Kiwis eagerly awaiting today's iPhone announcement may see a low-cost version of the popular device, says a telco expert.
Months of speculation and rumour will end today as Apple unveils a new gadget.
Apple is expected to reveal the product this morning - widely believed to be an upgraded iPhone - and when it's likely to go on sale in New Zealand.
Telecommunications Users Association chief executive Paul Brislen said Apple was known for surprising consumers, but there had been talk of a low-cost model being developed.
"If it is an iPhone that they are launching, and it is a little bit out of sync with their iPhone launch cycle, it will probably just be an update of the existing iPhone, but they may surprise us. There has been a lot of talk about a low-cost model based on the earlier iPhones, much in the way that they do with iPods."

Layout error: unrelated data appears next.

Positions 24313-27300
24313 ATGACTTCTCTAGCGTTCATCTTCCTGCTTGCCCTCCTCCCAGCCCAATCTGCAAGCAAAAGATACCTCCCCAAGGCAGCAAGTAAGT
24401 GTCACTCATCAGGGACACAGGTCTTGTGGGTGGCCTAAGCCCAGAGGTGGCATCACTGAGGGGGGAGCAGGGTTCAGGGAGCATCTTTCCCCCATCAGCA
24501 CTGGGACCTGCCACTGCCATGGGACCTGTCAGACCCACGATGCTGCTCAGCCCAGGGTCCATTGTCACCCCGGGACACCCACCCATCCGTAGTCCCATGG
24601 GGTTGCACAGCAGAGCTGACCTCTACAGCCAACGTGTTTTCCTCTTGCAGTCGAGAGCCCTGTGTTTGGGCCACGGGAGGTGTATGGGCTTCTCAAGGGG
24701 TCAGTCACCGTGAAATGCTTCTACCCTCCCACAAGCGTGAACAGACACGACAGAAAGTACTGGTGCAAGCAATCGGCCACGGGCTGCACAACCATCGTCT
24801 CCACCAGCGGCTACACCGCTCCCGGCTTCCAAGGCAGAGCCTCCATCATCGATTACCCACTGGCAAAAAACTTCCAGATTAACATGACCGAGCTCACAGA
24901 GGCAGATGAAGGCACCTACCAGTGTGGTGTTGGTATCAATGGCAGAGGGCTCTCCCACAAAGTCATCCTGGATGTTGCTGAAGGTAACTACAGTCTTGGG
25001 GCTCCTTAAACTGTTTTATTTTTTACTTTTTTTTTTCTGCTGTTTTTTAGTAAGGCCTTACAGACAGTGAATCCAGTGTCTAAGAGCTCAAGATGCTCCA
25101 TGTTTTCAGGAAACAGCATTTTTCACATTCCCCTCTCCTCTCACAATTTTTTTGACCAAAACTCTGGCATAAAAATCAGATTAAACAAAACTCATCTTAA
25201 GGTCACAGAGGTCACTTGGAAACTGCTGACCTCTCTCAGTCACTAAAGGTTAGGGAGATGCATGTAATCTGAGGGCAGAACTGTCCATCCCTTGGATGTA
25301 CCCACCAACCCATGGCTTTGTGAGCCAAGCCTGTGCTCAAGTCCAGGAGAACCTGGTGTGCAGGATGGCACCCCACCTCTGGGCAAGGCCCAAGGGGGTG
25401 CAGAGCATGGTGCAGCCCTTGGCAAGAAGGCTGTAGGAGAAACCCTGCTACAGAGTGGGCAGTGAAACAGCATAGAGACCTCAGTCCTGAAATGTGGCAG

Apple is known for its unexpected and cutting-edge developments, he said.
"You never can tell with Apple, that's the beauty of watching them, they come up with all kind of things you least expected."
Rumours are rife that the tech giant was working on an iPhone 5S with features including a fingerprint scanner instead of a lock code; that it will come in gold rather than the usual black or white; and that it will have a top-of-the-line chip that will allow it to run up to a third faster than its predecessor.
It is expected the new gadget will be sold with the technology giant's revamped mobile software, iOS 7.
Mr Brislen said New Zealand was usually in the first lot of countries to get new devices, though in small amounts that kept demand high.
The new system, which will automatically update apps installed on the device, can be downloaded on the iPhone 4 and later models, as well as on the tablets beginning with the iPad 2.
Apple has never waited longer than a year to update the iPhone, which has generated US$88 billion ($109 billion) in revenue during the past year, and typically rolls out its latest product at this time of year.
This year's refresh of the iPhone line may address the growing popularity of cheaper Android phones.